In March, 1981, Cohen was acquitted of all criminal charges. He then petitioned for and received an order from the Court of Common Pleas allowing him to file his Civil Service Commission appeal nunc pro tunc. He appealed his dismissal to the Civil Service Commission on September 3, 1981--a full one and one half years after his dismissal.

The Civil Service Commission heard Cohen's appeal on December 16, 1981. At that hearing, the transcript from Cohen's criminal case was submitted. Cohen testified and admitted receiving $100 from Ricciardi, but stated that the $100 was in repayment of a loan made to Klein, his former superior, shortly before the burglary. On January 8, 1982, the Civil Service Commission issued its opinion. The Commission concluded that there was insufficient evidence to implicate Cohen in criminal activity. It determined, however, that appellant had violated a Police Department directive in making a loan to a superior. The Commission therefore ordered his reinstatement, but held that the reinstatement should be without back pay.

At that point, Cohen had the opportunity to petition for rehearing before the Civil Service Commission, and to appeal the Commission's decision to the Philadelphia Court of Common Pleas and onward through the state appellate system. He chose not to do so. Rather, Cohen brought this action in federal court pursuant to section 1983, asserting that he had been deprived of property without due process of law.

Cohen asserted in the district court and on appeal that his right to due process was violated by the failure to afford him a pre-termination hearing, and by the later failure to award him back pay upon reinstatement. 4 The district court concluded that Cohen had sufficient remedies in state law, and that under the rule announced in Parratt v. Taylor, 451 U.S. 527, 101 S.Ct. 1908, 68 L.Ed.2d 420 (1981), therefore, he had not been deprived of property without due process. We will affirm.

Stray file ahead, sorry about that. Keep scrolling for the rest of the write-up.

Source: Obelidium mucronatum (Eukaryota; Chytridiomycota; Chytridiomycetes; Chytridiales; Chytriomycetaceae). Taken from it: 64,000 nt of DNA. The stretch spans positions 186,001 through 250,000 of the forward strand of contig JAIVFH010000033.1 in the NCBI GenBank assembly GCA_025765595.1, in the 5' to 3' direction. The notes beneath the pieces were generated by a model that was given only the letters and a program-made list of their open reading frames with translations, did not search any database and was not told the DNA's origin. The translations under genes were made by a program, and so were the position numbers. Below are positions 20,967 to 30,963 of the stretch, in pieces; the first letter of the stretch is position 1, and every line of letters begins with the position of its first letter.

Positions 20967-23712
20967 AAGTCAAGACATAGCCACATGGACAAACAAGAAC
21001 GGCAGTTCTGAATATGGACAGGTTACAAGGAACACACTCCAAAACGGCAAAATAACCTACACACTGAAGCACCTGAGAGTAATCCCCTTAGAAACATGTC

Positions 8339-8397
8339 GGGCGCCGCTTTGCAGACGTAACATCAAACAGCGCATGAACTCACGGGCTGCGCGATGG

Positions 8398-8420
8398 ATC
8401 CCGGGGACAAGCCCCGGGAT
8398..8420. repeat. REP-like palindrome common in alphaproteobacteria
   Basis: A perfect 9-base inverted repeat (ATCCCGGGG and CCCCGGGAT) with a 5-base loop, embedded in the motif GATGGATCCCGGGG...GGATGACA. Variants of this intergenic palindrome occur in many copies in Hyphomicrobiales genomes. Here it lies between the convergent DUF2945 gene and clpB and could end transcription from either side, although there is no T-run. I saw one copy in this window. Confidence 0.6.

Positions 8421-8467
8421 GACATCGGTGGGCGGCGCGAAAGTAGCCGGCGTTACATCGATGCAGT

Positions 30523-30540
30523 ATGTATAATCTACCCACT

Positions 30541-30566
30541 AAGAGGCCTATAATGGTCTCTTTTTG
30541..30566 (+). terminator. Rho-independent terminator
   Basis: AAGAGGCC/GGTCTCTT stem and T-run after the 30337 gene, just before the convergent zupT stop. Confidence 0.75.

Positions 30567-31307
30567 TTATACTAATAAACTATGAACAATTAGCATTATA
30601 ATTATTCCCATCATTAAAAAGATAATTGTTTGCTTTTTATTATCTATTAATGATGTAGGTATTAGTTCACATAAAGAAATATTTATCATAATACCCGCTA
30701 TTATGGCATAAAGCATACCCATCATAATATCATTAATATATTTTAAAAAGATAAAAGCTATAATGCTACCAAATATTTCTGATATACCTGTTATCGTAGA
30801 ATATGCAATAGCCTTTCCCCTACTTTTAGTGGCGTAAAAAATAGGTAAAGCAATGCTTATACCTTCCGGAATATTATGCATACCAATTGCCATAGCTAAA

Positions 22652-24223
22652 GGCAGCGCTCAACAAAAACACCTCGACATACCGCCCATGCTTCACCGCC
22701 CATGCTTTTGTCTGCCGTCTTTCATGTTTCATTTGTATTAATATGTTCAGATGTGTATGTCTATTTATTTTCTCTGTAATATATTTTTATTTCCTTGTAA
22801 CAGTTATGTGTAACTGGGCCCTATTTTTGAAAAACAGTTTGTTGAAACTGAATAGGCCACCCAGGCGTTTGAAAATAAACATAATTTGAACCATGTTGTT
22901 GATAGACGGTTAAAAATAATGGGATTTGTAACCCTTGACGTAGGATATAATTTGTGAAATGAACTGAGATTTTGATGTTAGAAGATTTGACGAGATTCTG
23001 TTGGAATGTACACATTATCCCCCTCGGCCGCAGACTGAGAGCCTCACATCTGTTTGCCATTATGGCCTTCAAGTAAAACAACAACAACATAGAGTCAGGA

In any section 1983 action two essential elements must be established: (1) that the conduct complained of was committed by a person acting under color of state law; and (2) that this conduct deprived a person of rights, privileges, or immunities secured by the Constitution or laws of the United States. Parratt, 451 U.S. at 535, 101 S.Ct. at 1912. The first prong of the test is clearly met in this case: Philadelphia and the individual defendants undisputedly acted under color of state law. For the purposes of this appeal, therefore, we must focus on whether Cohen was deprived of rights, privileges, or immunities secured by the Constitution or laws of the United States.